Serendip is an independent site partnering with faculty at multiple colleges and universities around the world. Happy exploring!

REMIX: Analysis of Drills & Charismatic Acts on Sexual Behavior

Shayna or Sheness Israel's picture

I. Introduction:

Based on the premise that a significant perturbation of a interconnection pattern of neurons can reconfigure particular neurons and neuron connections (i.e. behavior), I argue that there are two methods of changing sexual desire more effectively than medicinal treatment due to their effect on significantly altering the pattern of one’s behavior in possibly permanent ways. These methods are the conscious performance of drills on a regular basis and what I term charismatic acts.

According to various research cited here, one can alter sexual desire through the effects of taking prescription medicine or receiving chemical stimuli. Some drugs include LibidusTM Dietary Supplement, which claims to enhance blood flow to the penis as well as boost testosterone levels, and Erostat™, which claims to increase sexual pleasure, vaginal moisture, and intensity of orgasm in women. There are other scientifically researched chemicals that may increase sexual desire, attraction, and arousal— namely pheromones, andostadienone, and dopamine.

As important as biochemistry has been in delineating what can alter sexual desires/attractions, it has its limits. There are no known drugs that can permanently change sexual attraction and alter one’s sexual desire or even last a couple of days without taking further dosages. This is where culture, practice, and subjective choice come into play. Adding in environmental and nurture factors can help better illuminate how one can truly change sexual desire, attraction, and even orientation. The researchers below use an interdisciplinary approach to their scientific research and studies such as incorporating sexual script theory into their studies and hypotheses.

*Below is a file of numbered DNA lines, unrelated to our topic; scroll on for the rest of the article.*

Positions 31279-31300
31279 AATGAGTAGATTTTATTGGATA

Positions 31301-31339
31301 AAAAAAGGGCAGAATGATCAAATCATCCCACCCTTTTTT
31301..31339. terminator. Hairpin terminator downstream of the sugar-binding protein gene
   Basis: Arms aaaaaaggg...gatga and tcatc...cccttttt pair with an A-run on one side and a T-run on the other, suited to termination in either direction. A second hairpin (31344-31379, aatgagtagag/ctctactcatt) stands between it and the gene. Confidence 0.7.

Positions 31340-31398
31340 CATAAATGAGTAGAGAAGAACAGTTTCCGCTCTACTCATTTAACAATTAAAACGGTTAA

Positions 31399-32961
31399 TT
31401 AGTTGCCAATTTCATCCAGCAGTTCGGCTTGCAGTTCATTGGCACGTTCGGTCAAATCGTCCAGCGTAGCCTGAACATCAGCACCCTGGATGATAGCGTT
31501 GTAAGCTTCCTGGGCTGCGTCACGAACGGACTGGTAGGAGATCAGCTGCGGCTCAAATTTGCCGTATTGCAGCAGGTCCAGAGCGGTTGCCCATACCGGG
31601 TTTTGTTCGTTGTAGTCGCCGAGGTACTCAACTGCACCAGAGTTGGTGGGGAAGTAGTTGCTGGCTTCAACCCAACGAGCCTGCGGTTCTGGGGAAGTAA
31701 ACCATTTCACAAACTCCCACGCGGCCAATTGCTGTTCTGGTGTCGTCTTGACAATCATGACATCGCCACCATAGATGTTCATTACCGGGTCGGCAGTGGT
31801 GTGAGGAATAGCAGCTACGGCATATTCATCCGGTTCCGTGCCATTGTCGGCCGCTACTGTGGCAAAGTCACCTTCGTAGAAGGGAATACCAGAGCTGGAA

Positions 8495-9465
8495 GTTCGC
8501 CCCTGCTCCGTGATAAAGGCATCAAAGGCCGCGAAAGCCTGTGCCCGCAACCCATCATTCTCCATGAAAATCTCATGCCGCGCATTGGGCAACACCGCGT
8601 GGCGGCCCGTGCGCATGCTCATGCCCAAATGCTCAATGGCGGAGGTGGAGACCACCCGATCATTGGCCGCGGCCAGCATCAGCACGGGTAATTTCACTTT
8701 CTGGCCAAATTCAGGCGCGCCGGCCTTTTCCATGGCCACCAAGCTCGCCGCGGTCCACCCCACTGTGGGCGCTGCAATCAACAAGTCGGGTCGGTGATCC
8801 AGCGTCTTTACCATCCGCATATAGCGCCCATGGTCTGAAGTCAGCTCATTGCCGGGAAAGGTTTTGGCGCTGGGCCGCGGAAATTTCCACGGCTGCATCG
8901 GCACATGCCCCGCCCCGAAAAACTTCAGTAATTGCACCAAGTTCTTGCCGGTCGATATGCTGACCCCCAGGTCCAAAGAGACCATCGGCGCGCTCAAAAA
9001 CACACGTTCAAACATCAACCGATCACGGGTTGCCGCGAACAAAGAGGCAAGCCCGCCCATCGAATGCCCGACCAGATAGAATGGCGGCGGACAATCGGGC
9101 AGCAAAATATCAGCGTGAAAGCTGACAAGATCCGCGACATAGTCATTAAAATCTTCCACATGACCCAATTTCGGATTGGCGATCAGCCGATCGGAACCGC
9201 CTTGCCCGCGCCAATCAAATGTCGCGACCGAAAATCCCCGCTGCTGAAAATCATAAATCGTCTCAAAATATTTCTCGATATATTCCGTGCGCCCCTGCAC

II. How Culture Affects Sexual Desire/ Sexual Scripts Theory

Sexual scripts, as defined by Dworkin and O’Sullivan, are mutually shared conventions that guide actors to enact in sexual situation interdependently and are composed of three realms that includes the interrelationship between cultural scenarios, interpersonal scripts, and intrapsychic scripts (Dworkin:2005:150). Cultural scenarios include norms and normative orientations that shape and direct sexual behavior. They “help to determine the details (who, what, where, when, why, and how) of sexual interactions; interpersonal scripts includes the subjective and individual processing of norms, personal experiences, socialization, and motives that shape action in the sexual sphere (Dworkin:2005:150); and the intrapsychic scripts are the processors that meditate between the cultural and interpersonal scripts that can “construct the domain of one’s own desires and fantasies” (Dworkin:2005:150).